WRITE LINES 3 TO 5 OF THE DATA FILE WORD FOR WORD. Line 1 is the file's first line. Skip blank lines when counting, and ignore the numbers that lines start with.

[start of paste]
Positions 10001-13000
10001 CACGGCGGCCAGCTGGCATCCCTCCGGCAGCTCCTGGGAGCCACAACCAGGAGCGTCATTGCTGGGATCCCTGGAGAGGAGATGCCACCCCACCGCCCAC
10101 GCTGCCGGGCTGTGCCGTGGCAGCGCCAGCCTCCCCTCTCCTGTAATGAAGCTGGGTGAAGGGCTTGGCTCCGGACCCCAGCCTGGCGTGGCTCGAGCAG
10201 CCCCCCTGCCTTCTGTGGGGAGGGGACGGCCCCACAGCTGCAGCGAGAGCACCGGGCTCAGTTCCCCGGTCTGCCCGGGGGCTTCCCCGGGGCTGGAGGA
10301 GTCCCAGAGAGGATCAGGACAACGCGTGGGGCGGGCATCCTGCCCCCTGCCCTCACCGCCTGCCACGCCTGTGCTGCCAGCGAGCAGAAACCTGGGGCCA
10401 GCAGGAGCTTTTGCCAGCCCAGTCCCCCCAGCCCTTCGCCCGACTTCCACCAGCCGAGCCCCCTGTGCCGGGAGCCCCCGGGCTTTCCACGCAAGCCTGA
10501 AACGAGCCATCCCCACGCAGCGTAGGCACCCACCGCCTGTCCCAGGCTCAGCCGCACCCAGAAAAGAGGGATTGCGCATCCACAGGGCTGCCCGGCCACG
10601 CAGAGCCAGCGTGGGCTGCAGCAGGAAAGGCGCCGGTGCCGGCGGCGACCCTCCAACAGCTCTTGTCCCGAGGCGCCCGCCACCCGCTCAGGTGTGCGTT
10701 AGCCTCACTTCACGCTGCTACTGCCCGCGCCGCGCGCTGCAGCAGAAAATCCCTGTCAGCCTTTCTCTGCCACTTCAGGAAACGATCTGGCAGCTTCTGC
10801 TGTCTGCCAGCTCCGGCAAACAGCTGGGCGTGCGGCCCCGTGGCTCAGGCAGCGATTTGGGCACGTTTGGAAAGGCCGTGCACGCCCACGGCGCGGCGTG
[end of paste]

10101 GCTGCCGGGCTGTGCCGTGGCAGCGCCAGCCTCCCCTCTCCTGTAATGAAGCTGGGTGAAGGGCTTGGCTCCGGACCCCAGCCTGGCGTGGCTCGAGCAG
10201 CCCCCCTGCCTTCTGTGGGGAGGGGACGGCCCCACAGCTGCAGCGAGAGCACCGGGCTCAGTTCCCCGGTCTGCCCGGGGGCTTCCCCGGGGCTGGAGGA
10301 GTCCCAGAGAGGATCAGGACAACGCGTGGGGCGGGCATCCTGCCCCCTGCCCTCACCGCCTGCCACGCCTGTGCTGCCAGCGAGCAGAAACCTGGGGCCA